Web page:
NOT A PRETTY PICTURE:

Although microscopic in size, the dust mite is absolutely not small in its potential for harm. The house dust mite has eight legs, each with a sucker and hooks. It can easily exist and travel back and forth on clothing, blankets, dog beds, mattresses, books in bookshelves, stuffed toys and furniture. Popular nesting sites for the mite include carpets, padded sofas and chairs, and especially bedding. Modern homes with high temperature, high humidity and lack of ventilation have been shown to be ideal breeding grounds. Dust mites survive best in temperatures in the range of about 77 degrees Fahrenheit and they like a high humidity around 75%. A dehumidifier that brings the humidity down to 54% consistently can prevent a mite colony from thriving. A female house dust mite can lay up to 1 to 3 eggs daily and the maturity from egg to adult may take up to 30 days.

WHY THEY CAUSE DISEASE:

Identified allergens of the dust mite have been estimated at about 20. The enzymes from the mite are known to cause an allergic-like reaction. The major allergen from the house dust mite is so invasive that it has been found in fetal amniotic fluid at 16 to 17 week gestation and in the cord blood of some babies at birth.

People with a family history of allergies can be especially vulnerable to the mite and its droppings. Allergy specialists consider the common house dust mite (Dermatophagoides spp) to be a high risk determinant for allergic disease such as asthma, eczema, hay fever and atopic dermatitis. According to these experts, excessive exposure to the dust mite in people with these allergy issues is “unacceptable”.

KILL THOSE BUGGERS!

I became particularly concerned and interested in dust mites after some atopic dermatitis issues for my husband and a wheezy-type respiratory problem in me that just wouldn’t go away. I had been literally scratching my head over why our usual course of action wasn’t working. It occurred to me that our symptoms started about the same time the weather turned cool and we closed our usually opened windows. We also have a house full of books on various bookshelves throughout the entire house. And we also have dogs in the house, carpet only in one room (which was where we were sleeping at the time) and I admit it, I’m not the fervent dusting type. And, if I would dust, it was only three days later and sometimes less when it needed dusted again! How frustrating.

Regardless, I realized I had to do something as I began to visualize and obsess about these tiny little monsters everywhere. My research showed that a study, Williamson et all (2007) proved conclusively that some essential oils quite effectively could and would kill dust mite colonies. They found that the most effective essential oil against both lice and mites was tea tree oil. Lavender was the second most effective, and lemon oil the least, but still effective.

STUDY RESULTS:

Lemon Oil – 61% of the dust mites were immobile after 30 minutes and 80% were dead after 2 hours.

Lavender Oil – 86% were immobilized after 30 minutes and 87% were dead after 2 hours.

Tea Tree Oil – 100% of the dust mites were immobilized after 30 minutes and were dead after 2 hours.

I did further study and came up with a blend that I mixed with our All Purpose Cleaner (totally eco-friendly of course) and sprayed down EVERYTHING. I dusted and sprayed the tops of our books, the floors, every piece of furniture in the house, the blinds, the mattresses (and let them air dry), under the beds, washed windows and mirrors, the dogs beds…you get the picture. I even sprayed our bed spread. I am dedicated to keeping this house dusted and it doesn’t seem like a lesson in futility now that I know I’m actually getting rid of dust mites and not just dust that will return quickly. Of course, one of the beautiful things about using essential oils in cleaning products is that you breathe in these health-giving benefits at the same time you are killing the dust mites.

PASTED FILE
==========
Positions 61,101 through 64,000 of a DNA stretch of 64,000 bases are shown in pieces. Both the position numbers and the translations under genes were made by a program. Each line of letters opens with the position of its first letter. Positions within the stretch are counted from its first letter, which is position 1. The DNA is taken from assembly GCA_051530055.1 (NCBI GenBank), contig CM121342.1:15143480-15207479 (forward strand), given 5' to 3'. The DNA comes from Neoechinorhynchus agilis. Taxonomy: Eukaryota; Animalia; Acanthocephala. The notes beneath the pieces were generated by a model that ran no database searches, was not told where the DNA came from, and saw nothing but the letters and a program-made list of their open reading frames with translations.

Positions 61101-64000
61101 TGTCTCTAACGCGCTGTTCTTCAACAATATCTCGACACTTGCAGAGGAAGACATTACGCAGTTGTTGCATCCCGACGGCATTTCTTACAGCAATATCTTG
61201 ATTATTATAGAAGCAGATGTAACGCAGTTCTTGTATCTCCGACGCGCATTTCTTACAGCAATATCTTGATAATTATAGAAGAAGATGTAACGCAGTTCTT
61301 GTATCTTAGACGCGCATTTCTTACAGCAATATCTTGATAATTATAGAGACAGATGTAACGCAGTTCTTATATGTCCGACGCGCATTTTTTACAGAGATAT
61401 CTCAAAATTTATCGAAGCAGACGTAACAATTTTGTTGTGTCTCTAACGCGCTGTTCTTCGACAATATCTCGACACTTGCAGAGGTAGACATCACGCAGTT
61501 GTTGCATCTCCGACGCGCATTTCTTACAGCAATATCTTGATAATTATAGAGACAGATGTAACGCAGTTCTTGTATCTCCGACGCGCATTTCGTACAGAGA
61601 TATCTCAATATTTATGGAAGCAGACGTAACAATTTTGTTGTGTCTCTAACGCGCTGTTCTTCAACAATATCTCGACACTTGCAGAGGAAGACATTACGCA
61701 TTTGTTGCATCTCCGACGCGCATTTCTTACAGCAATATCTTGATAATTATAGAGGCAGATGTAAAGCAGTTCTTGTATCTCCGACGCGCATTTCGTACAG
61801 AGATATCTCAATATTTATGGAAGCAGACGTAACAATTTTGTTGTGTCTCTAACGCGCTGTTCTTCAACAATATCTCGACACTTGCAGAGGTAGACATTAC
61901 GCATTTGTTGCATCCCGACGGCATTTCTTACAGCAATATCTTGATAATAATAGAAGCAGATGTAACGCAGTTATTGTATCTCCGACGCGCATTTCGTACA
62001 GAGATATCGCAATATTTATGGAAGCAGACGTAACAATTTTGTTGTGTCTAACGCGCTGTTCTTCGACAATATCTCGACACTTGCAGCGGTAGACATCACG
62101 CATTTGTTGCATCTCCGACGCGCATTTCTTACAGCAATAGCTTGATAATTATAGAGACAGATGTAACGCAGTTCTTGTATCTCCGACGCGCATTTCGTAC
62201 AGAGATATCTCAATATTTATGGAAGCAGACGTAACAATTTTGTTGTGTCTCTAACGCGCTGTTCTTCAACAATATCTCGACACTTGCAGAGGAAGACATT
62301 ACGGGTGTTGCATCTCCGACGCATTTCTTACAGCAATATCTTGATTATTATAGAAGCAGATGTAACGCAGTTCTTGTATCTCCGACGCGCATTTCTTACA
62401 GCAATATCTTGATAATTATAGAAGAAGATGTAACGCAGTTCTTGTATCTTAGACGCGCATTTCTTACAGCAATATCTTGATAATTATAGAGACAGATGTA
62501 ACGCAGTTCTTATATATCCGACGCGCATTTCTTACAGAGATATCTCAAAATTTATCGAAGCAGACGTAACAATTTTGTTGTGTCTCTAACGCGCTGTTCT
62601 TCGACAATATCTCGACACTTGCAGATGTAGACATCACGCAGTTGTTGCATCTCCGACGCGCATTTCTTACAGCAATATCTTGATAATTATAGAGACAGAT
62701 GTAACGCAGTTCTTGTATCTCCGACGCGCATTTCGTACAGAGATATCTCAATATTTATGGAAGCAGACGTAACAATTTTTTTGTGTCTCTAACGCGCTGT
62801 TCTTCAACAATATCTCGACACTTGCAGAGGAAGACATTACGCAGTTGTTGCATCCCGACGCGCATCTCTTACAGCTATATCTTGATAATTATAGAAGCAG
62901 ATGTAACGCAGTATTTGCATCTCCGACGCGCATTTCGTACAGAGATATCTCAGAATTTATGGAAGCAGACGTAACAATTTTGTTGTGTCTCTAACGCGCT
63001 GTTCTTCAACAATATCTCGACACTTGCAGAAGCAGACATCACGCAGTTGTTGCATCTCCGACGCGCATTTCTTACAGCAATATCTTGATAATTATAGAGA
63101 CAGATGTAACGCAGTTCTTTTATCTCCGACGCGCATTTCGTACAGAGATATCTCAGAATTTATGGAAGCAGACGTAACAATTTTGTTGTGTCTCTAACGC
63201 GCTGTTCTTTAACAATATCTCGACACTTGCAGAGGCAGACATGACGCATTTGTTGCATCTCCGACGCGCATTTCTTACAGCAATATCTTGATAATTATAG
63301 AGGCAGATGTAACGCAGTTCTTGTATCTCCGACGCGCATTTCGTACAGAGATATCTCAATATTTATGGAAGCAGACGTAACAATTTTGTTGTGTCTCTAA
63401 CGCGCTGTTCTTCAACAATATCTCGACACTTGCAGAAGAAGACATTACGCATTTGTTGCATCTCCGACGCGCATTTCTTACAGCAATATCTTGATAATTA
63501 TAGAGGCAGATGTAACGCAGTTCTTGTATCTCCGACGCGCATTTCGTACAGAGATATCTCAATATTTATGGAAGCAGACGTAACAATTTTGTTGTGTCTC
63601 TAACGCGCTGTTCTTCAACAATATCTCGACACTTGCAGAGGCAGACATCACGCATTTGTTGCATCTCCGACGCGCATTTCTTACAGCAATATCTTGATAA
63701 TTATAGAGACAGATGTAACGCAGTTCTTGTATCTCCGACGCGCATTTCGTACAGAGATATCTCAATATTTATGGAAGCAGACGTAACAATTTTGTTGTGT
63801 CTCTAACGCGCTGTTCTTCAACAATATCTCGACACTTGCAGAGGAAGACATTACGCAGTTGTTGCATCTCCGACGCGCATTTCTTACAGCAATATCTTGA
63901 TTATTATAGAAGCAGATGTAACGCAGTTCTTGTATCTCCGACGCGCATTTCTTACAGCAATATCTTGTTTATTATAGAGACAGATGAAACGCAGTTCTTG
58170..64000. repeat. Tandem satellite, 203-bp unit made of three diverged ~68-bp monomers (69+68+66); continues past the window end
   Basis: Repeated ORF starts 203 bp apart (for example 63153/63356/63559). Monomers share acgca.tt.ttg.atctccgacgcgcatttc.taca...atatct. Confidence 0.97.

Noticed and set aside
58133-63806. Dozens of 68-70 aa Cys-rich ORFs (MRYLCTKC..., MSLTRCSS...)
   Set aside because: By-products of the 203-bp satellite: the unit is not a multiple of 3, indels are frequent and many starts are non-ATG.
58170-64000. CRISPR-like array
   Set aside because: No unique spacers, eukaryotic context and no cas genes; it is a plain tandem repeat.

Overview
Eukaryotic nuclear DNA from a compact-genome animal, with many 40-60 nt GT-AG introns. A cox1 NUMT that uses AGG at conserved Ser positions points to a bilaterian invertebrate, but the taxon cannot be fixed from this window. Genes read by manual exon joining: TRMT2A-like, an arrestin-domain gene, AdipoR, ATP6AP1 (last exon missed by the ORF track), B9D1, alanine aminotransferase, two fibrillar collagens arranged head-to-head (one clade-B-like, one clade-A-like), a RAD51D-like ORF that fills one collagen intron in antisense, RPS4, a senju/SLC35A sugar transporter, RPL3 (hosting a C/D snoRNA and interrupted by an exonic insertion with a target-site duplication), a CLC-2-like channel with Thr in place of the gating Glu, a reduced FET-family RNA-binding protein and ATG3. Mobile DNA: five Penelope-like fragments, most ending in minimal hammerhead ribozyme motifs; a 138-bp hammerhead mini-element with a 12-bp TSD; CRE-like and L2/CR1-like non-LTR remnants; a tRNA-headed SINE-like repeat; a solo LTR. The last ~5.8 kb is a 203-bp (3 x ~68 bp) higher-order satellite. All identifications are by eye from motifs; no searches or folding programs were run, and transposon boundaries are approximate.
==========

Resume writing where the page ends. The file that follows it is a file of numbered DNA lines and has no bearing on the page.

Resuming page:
RECOMMENDED BLEND:

This blend is now on the website for purchase and you can find it under the category of Essential Oil Blends. If you want to make it yourself you could mix the essential oils with just distilled water, with any unscented cleaner, or a mix 50:50 of denatured alcohol and distilled water. You will need to shake the bottle each time before using. I blended the essential oils of benzoin, palmarosa, geranium, tea tree, lemon and lavender. When I get the blend on the website, I will also give reasons and further studies showing why I decided to use these particular essential oils – other than the obvious lavender, lemon and tea tree.

Thanks for listening!

 

Ann Wooledge, RN, CCAP, certified clinical aromatherapist and professional herbalist

 

Ann's mission statement is to provide health and wellness information to you and your family that you may not find in your every-day newspapers or Prevention magazines. Her college studies, certifications and passionate self-study have provided her with a huge spectrum of understanding of the intricate issues and debates concerning health and nutrition. Ann is a retired Critical Care Registered Nurse, a Certified Clinical Aromatherapy Professional, and has been studying nutrition, aromatherapy, skin care health and medicinal herbalism for at least 16 years. Not so surprisingly, all of these interact for health and wellness at a level we all want to achieve. She is an ardent pursuer of verified research and information and spends huge amounts of time searching for information that is relevant and evidence based. We sincerely hope you benefit from her efforts.

References

Williamson, E. M., Priestley, C. M., & Burgess, I. F. (2007). An investigation and comparison of the bioactivity of selected essential oils on human lice and house dust mites. Fitoterapia, 78(7-8), 521-525.

http://www.housedustmite.com/wp-content/uploads/2010/09/HDM.com-Leaflet-2011.pdf